It's so deflating when a coordinated terrorist attack tears apart the lives of hundreds of innocent people. You wonder how we got to where we are. This is so wrong - everything is wrong when it comes to terrorism.
I wish it wouldn't effect our lives or businesses, because that means the bad guys are winning. At least temporarily.
But I digress.
And while 12 stores is unlikely to have much of a financial impact, I would expect the European region as a whole to slow as well. Last Friday, Tom Jenkins, CEO of the European Tour Operators Association, noted net bookings to London and Paris declined, in addition to the obvious decline in Brussels.
Jenkins noted that it's not surprising to see travel to these major cities slow, considering the attack took place in an airport, which is "intimately involved in tourism."
It's not just intra-Europe either, as international travelers were hesitant to go to Europe following the Paris attacks in the fall. Less tourism and traveling is seemingly bad for Starbucks, as it's such a well-recognized brand.
Patrick Surry, chief data scientist for Hopper, noted that travel searches for Europe are down 13% so far this year, while other places - like South America, India and Asia - are up. Global travel has remained steady, but there's a noticeable avoidance for Europe.
Speaking on Paris, HSBC's head of European transport equity research Andrew Lobbenberg said, "it wasn't just to and from Paris, it was the fact that it was all travel to and from Europe and that travel within Europe on low-cost airlines, as well as long-haul on the major legacy carriers, was affected." A similar trend is likely following the Brussels attacks.
All of this is to say that Starbucks' sales will likely see a hit in the current quarter. The question is how much. One could argue Starbucks might see higher attendance as people band together in these regions, but it could also be argued that more are opting to stay at home. At the same time, travel is declining.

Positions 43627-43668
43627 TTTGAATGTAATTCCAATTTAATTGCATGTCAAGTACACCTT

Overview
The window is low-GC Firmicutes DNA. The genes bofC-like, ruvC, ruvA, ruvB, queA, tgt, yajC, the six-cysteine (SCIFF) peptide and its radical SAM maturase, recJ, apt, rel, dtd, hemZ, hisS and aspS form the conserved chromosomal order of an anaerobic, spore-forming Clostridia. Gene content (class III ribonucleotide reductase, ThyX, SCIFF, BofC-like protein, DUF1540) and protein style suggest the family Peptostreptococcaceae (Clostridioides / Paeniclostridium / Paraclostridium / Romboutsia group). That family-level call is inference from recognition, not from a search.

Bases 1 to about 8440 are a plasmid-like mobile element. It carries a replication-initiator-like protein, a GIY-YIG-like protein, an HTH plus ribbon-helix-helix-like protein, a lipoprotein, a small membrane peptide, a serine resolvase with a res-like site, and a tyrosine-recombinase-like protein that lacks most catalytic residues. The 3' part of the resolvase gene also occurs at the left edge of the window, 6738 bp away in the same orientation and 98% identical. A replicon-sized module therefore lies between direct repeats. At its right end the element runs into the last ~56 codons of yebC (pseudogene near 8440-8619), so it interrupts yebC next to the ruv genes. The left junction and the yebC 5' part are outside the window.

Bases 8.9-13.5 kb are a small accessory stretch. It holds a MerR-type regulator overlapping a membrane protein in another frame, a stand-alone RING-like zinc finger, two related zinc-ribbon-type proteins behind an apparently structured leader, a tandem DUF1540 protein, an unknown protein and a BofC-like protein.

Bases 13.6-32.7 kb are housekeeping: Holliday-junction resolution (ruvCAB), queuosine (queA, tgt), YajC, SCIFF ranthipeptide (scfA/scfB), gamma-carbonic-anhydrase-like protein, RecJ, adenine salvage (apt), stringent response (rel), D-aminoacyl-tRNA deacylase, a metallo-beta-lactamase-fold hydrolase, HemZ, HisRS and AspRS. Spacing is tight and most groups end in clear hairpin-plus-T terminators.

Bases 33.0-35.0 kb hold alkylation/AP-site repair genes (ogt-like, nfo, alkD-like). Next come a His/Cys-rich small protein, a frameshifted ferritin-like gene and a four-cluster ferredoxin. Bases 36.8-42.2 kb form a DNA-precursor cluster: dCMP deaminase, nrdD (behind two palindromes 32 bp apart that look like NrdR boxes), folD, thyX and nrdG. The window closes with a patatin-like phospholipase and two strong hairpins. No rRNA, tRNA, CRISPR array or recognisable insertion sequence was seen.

I think the impact will be negative, and that seemed to be the case previously, as Starbucks' COO Kevin Johnson had this to say in January's first quarter call following the Paris attacks in November:
[It was a] fairly strong performance given the dramatic decline in consumer and tourist activity across many of Western Europe's largest cities following their horrific November 15 terrorist attacks in Paris. Business prior to those attacks was strong and EMEA was on track to have a solid quarter. We have quite recently begun to see the effects of that region's resilience and a recovery.
The company's comp sales in that quarter were 1% for EMEA, compared to 5% in the prior quarter. It's true that Paris is far larger than Brussels, and its impact was likely more significant. But you could argue that a second attack in less than six months has a more tolling psychological impact on travelers, both domestic and foreign.
There are a lot of factors at play here. The U.S. dollar has been losing ground against the euro lately, and that may act to offset any slowdown Starbucks sees in EMEA. We won't know until April 21, when the company reports.
If Starbucks' earnings report is roughly in-line and Wall Street sells it down, I say let 'em. That's a buying opportunity.
Analysts' expectations have made it so big earnings beats are unlikely, especially given the full-year guide. But at least for me, I don't own Starbucks to see if it can beat these guys' estimates. I own it because it has a strong brand, is socially responsible, I love the product and because management has done a great job steadily growing and expanding the company.
If investors are going to be shortsighted enough to sell the stock on a roughly in-line result, given temporary headwinds, I would use it to add to my position.
This is a disgusting act by any measure and my heart goes out to all those that were affected. I truly can't image. Broadly speaking, at least in my mind, Starbucks represents unity and community. Whether its sharing a cup of coffee with a friend or taking care of employees and farmers, togetherness is exactly what everyone needs.
The silver lining, if one can be found, is that these events do bring people together. It bands us. It unites strangers and even whole countries. It's a sad way to find togetherness, but in the end, we do move on from these tragedies, hopefully stronger overall, but definitely weaker in some regards.
Disclosure: I am/we are long SBUX.
I wrote this article myself, and it expresses my own opinions. I am not receiving compensation for it (other than from Seeking Alpha). I have no business relationship with any company whose stock is mentioned in this article.